Mary Ann Scully -- Chairman and Chief Executive Officer

So Catherine, other way to say that is, we've been pretty consistently saying we think that market could could lead to about $1 million in additional compensation costs all-in, and rather than having $250,000 at that cost in the first quarter, we probably had more like a $150,000 of it in the first quarter because we did have a couple of those high-risk come on mid-quarter. So if you think about an additional $250 million higher run rate per quarter but with $150 million of that already being reflected in Q1.

Catherine Mealor -- KBW -- Analyst

Got it. Okay that makes sense. And then if you think about the reserve levels from here, you're not a CECL adopter. So, you didn't have as big of a reserve as some of your larger peers who are really releasing reserves a lot more heavily today. So -- do you feel like just kind of $105 million [Phonetic] range is a good base, and will just kind of grow into it or do you see substantial reserve release from here?

Robert D. Kunisch -- President and Chief Operating Officer

Catherine, from my perspective, I think it will be difficult to -- assuming asset quality trends remain as they seem to be at this point in time. I think it'll be very challenging for us when we start thinking about qualitative factors. If in fact this economy really takes off in the second half of the year and we start seeing positive improvements in terms of consumer spending, unemployment, some of the other measures, I think it will be difficult for us to maintain the qualitative factor, especially the COVID-related impacts we've incorporated at their current level. So my expectation would be that assuming this economy does in fact improve. I would expect the allowance as a percentage of loans, assuming we don't see further any deterioration in terms of any higher levels of classifieds or anything of that nature. I would expect the allowance as a percentage of loans to continue downward over the course of the year. To what level? It's hard to say. But as I keep saying, it will never go back to where it was pre-COVID. We certainly know that levels 60 basis points -- it will never go back to anything remotely close to that.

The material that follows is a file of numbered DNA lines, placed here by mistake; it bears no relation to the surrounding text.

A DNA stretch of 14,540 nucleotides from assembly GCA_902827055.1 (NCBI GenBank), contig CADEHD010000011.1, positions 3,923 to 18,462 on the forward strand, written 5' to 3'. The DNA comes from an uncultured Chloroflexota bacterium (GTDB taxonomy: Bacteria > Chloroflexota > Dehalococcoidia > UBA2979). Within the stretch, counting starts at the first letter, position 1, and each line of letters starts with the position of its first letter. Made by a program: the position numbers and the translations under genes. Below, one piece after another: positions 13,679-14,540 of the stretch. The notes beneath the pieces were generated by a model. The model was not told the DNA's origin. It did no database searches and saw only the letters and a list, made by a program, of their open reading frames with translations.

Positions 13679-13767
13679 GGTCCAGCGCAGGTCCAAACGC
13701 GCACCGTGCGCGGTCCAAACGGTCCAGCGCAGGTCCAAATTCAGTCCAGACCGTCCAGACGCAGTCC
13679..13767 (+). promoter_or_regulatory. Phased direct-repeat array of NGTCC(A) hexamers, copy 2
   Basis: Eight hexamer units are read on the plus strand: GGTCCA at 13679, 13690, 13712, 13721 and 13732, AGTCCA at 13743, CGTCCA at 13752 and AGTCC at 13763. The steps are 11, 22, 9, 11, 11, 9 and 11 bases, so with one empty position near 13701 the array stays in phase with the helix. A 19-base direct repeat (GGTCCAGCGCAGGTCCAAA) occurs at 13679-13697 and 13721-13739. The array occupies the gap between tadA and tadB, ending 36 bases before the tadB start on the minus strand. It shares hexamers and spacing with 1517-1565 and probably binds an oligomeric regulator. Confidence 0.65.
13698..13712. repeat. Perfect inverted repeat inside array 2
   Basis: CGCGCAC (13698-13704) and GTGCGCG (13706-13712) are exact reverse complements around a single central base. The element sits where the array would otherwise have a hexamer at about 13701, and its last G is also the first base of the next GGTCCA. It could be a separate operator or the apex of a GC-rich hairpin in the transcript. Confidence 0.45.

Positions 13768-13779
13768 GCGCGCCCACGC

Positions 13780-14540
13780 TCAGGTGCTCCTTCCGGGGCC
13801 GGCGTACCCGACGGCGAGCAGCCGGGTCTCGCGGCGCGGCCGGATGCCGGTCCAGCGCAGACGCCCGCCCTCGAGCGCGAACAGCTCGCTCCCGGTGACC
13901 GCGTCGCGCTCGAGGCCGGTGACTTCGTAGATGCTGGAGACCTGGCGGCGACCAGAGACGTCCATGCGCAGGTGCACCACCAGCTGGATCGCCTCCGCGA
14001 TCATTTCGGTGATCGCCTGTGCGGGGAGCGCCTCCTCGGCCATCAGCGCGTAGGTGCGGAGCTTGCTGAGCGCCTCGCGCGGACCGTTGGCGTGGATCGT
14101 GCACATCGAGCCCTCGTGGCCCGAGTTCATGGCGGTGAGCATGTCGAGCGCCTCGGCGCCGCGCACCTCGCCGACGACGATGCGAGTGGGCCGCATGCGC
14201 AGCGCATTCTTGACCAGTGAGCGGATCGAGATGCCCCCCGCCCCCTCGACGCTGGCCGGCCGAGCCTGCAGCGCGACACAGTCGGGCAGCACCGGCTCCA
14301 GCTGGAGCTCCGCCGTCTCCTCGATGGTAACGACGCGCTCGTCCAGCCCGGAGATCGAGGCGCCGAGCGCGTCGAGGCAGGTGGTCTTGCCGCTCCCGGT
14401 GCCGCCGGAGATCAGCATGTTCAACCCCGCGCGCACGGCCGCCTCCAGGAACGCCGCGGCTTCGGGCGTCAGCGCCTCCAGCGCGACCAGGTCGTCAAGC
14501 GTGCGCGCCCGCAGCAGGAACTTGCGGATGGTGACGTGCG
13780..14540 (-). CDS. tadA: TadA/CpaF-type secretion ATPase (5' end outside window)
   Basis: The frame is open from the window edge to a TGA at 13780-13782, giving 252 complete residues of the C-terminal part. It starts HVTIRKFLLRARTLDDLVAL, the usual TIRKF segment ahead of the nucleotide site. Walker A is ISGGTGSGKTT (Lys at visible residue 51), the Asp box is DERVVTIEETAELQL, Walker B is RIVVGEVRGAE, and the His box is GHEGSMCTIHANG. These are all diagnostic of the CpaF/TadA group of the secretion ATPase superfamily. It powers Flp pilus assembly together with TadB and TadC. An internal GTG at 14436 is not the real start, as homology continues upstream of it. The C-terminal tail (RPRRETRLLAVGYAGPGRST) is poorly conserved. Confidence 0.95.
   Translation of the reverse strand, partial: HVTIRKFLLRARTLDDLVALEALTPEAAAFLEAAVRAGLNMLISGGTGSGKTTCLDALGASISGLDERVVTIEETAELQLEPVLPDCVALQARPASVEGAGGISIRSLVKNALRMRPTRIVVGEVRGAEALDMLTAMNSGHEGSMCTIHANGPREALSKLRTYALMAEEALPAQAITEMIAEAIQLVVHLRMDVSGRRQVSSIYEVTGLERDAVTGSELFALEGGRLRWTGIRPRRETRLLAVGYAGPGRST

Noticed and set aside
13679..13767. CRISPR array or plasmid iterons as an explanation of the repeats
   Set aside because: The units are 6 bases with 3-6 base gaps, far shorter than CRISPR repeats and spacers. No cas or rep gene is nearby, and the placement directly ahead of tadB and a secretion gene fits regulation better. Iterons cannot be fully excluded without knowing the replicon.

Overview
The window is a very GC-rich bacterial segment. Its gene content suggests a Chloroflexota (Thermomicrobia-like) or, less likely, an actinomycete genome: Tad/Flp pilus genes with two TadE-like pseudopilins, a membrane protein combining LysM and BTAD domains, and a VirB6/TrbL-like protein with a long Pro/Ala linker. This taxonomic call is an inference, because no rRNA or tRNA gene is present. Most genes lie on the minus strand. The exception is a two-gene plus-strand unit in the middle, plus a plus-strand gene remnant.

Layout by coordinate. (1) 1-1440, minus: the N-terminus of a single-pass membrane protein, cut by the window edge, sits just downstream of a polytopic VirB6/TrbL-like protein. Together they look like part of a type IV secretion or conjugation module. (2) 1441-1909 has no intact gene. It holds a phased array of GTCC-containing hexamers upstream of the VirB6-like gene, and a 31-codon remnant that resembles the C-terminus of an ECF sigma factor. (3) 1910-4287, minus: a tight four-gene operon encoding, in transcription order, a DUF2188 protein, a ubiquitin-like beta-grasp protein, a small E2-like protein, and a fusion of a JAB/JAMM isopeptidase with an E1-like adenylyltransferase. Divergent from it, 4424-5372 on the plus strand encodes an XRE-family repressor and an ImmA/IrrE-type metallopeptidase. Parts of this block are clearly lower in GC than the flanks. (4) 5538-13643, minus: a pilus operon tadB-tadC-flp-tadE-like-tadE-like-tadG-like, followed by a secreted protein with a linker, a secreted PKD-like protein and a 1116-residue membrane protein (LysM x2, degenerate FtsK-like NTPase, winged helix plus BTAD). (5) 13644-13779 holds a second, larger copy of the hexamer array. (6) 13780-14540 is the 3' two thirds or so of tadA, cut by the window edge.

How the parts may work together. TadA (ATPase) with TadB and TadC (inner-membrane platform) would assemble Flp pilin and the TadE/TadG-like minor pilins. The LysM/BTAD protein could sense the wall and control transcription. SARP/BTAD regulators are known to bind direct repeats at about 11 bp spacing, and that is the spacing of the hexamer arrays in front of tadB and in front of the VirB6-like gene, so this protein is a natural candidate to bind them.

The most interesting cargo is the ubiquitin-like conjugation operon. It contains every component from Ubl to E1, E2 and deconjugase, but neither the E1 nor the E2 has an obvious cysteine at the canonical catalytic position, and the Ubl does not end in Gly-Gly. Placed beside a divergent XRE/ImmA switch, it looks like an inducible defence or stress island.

Catherine Mealor -- KBW -- Analyst

Okay, that's helpful. And then, one more if I could just with PPP and the timing. What is your, I know it's kind of moving target, depending on how the SBA processes a lot of this. But how do you foresee your best guess regarding the timing of PPP fees and forgiveness coming into the next couple of quarters and do you think it will slip into next year?

Robert D. Kunisch -- President and Chief Operating Officer

So I can start on the SBA side, what we're finding there is for the loans that are below $2 million, they're processing those very quickly. For the loans over $2 million, they're reviewing every single one of those and to-date we have not received forgiveness on loan over $2 million. So that's going to be -- we're at the mercy of them on those loans. And I told you, about a third of our customers have not applied yet, but about a third of those non-applications have started their applications. We're encouraging them, we've given them an automated portal to use. We're trying to push it through as quickly as possible, but it's really out of our hands in terms of when we would expect that forgiveness to commence.

Robert L. Carpenter -- Executive Vice President, Chief Financial Officer